Background: Cerebral metastasis is a common oncologic problem that occurs in 15-30% of cancer patients; approximately half such metastases are single. Previous retrospective studies and two randomized trials reported that the addition of surgical extirpation prior to radiation therapy increased survival, neurologic function, and quality of life compared with radiation alone in patients with a single brain metastasis.
Methods: A randomized controlled trial was conducted in which patients with a single brain metastasis were allocated to undergo radiation alone or surgery plus radiation. Radiation consisted of 3000 centigray to the whole brain in 10 fractions.
Results: Forty-three patients received radiation alone and 41 patients surgery plus radiation. All but two of the study patients died. No difference in survival was detected between the groups; the median survival for the radiation group was 6.3 months (95% confidence interval, 3-11.4) compared with 5.6 months for the surgery plus radiation group (95% confidence interval, 3.9-7.2) (P = 0.24). Most patients died within the first year (69.8% in the radiation arm vs. 87.8% in the surgery plus radiation arm). There were no significant differences in the 30-day mortality, morbidity, or causes of death. Extracranial metastases was an important predictor of mortality (relative risk, 2.3). The mean proportion of days that the Karnofsky performance status was > or = 70% did not differ between the 2 groups.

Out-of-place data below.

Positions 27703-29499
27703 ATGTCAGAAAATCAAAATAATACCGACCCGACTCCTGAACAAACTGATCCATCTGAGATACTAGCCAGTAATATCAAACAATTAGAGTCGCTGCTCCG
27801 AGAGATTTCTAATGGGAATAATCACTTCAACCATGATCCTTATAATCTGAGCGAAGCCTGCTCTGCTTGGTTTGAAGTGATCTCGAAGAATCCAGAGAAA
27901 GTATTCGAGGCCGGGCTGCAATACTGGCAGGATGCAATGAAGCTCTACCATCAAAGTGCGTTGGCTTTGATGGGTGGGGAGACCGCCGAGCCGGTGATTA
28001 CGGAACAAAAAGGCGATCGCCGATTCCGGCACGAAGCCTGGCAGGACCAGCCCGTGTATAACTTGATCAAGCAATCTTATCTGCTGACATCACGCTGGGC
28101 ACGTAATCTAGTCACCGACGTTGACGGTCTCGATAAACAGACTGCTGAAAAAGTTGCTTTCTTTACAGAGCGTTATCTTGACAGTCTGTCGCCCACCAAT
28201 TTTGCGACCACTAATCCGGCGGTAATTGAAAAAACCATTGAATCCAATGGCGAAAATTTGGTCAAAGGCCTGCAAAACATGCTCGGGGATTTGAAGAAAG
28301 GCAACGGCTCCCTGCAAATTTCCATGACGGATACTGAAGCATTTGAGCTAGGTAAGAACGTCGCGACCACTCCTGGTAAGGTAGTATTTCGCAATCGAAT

Conclusions: This trial failed to demonstrate that the addition of surgery to radiation therapy improved outcome of patients with a single brain metastasis. Thus, the efficacy of surgery plus radiation compared with radiation alone needs to be addressed by further clinical trials and/or a meta-analysis.